Management September 28, 2017 Last updated September 23rd, 2017 3,175 Reads share

Whatever It Takes: 4 Ways to Inspire Employees to Go Further

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When I was 20 years old, I was living the dream — or so I thought. I was playing college football and dating my hometown sweetheart. Life was good until she dropped a bombshell on me one day during a phone call. “I’m pregnant,” she said.

For a second, it felt like my life was over and time had just stopped. After taking a deep breath to process this life-changing news, I returned the phone to my ear and responded: “Don’t worry about it. Whatever it takes, we are going to make this great.”

I spent much of my 20s trying to make things right with my in-laws. I worked day and night to give my wife the lifestyle she deserved, and it was not all fun and games. The bank foreclosed on two of our homes. I had to park my truck over at a nearby Piggly Wiggly so the repo guy could not take my ride. Through all the adversity, I did whatever it took to take care of my family.

A “whatever it takes” mindset revolves around two foundational principles: ego and character. Character is the basis of your personality, helping you discern right from wrong. People of strong character are consistent and persistent. And while many see ego as a negative thing, a normal amount of self-confidence is incredibly healthy. Problems arise when either your ego or your character is out of whack, which leads people to a life of unscrupulous or inconsistent behavior.

Provided you can keep your ego and character in balance, you can fuel amazing personal growth. The same is true in the workplace, where business leaders can guide their companies to success by embracing a “whatever it takes” mindset.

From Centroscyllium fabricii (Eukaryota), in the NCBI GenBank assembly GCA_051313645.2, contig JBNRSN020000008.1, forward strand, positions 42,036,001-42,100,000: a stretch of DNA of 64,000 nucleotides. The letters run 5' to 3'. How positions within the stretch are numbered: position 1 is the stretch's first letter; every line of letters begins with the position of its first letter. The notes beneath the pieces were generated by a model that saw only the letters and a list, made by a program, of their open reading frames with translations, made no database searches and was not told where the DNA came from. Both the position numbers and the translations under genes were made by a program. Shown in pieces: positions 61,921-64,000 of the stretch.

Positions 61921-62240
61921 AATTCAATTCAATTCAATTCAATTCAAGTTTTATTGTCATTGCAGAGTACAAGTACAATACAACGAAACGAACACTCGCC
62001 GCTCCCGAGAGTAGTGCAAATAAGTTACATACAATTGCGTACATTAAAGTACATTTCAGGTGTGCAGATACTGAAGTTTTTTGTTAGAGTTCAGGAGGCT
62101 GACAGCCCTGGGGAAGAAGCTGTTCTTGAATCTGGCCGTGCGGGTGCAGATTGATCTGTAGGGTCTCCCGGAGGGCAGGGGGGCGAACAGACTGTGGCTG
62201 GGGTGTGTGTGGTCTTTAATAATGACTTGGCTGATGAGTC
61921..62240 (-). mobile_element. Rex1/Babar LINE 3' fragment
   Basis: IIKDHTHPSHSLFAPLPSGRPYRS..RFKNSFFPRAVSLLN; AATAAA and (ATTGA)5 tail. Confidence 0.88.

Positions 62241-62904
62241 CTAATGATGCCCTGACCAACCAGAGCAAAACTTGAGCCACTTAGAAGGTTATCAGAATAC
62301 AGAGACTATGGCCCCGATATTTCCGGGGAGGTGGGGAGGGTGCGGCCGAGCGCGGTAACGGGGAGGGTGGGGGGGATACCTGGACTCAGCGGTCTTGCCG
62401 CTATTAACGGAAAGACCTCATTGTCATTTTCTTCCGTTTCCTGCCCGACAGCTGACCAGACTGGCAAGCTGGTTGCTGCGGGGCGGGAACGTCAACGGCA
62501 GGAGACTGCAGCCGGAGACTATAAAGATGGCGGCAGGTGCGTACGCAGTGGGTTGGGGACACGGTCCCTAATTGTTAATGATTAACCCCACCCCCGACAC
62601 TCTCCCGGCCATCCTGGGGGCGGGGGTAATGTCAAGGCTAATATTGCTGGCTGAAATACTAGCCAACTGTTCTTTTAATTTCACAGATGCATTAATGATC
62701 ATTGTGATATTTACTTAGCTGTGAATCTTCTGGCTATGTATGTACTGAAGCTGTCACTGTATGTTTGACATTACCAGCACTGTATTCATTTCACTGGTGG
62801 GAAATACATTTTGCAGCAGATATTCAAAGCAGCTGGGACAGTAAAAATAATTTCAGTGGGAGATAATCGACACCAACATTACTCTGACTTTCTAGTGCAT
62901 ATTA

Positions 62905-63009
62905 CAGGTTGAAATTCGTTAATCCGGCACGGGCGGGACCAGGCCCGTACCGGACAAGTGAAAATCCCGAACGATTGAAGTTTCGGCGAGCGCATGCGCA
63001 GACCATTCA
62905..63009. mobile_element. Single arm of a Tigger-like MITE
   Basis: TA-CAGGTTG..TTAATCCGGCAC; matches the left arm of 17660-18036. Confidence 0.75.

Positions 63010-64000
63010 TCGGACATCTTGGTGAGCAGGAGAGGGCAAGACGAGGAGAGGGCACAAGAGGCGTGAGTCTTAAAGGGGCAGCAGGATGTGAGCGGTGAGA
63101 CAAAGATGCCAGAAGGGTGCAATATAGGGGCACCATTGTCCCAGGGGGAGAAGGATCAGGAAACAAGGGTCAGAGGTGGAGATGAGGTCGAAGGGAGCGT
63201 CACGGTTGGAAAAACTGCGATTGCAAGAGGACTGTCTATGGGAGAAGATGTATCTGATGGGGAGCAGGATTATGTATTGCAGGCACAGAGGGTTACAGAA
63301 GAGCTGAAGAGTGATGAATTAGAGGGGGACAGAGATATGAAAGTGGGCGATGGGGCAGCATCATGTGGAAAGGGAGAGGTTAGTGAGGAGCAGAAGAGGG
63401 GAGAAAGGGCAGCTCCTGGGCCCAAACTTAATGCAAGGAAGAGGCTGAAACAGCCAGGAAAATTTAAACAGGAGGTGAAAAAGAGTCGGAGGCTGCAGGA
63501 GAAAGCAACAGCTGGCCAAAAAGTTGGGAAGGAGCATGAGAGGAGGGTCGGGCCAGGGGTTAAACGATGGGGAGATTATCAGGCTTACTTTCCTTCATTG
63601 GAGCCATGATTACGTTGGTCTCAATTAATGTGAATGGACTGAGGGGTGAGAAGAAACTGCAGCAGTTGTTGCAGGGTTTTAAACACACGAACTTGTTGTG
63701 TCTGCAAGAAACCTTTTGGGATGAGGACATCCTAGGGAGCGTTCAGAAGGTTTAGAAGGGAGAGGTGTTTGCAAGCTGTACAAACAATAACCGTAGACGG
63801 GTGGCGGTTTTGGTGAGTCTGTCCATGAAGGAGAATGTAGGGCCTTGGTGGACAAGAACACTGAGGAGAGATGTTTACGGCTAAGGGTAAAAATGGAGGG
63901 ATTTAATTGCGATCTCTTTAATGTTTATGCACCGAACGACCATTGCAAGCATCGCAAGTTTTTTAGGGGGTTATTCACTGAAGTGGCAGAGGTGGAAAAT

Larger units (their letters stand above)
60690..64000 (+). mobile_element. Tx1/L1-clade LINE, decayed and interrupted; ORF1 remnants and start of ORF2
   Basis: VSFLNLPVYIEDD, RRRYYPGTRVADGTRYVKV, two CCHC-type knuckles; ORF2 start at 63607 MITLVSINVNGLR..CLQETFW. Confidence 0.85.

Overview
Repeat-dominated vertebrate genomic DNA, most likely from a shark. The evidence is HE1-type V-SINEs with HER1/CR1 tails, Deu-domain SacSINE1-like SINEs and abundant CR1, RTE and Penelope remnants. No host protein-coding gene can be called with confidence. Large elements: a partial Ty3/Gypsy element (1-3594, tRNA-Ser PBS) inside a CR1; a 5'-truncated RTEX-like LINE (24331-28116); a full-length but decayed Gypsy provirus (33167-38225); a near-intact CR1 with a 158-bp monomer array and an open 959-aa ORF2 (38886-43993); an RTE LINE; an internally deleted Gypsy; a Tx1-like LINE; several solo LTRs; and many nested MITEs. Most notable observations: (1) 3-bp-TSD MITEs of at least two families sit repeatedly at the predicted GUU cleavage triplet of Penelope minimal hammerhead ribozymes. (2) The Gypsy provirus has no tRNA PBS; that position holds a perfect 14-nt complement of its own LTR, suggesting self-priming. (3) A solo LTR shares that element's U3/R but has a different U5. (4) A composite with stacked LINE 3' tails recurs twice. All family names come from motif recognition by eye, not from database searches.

The Value of Hard Work

Doing whatever it takes does not mean lying, cheating, or stealing your way to success. It involves doing everything possible within your character, your beliefs, and your value system to make your goals a reality. You should show up to work every day and be willing to do something nobody else in your industry would consider.

Countless self-help books and business experts encourage people to “work smarter, not harder,” but I would say the opposite is true. When you roll up your sleeves and outwork your competition on a daily basis, you begin to learn from your mistakes and identify the best course of action in any given situation.

I desperately wanted to be a professional football player when I was a freshman in high school, but I was only 5 feet tall. I might have been undersized, but I was willing to work harder than everyone else. I stayed at practice longer, and I hit much harder. By the time I was a senior, I had grown to 6 feet. Suddenly, the game felt like it moved at a much slower pace. I had the same knowledge and experience, but my larger frame made things so much easier on the field.

When you bear down and work hard every day, you learn and retain valuable insight. You can overcome shortcomings in life and on the job with hustle, grit, and perseverance.

Leading by Example

It’s one thing to do whatever it takes in your personal and professional life, but it is another matter entirely to inspire your colleagues to embrace a similar mindset. Here are four strategies to help you create a “whatever it takes” culture at your workplace:

#1. Recognize A-Players

When recruiting new hires, focus on finding employees who have talent and potential for additional growth. This strategy will help you create a culture of excellence. You look at candidates who have proven themselves in other industries and invite them to use their skills with your organization. When we hire, we tell our recruits they will be successful as long as they match our effort.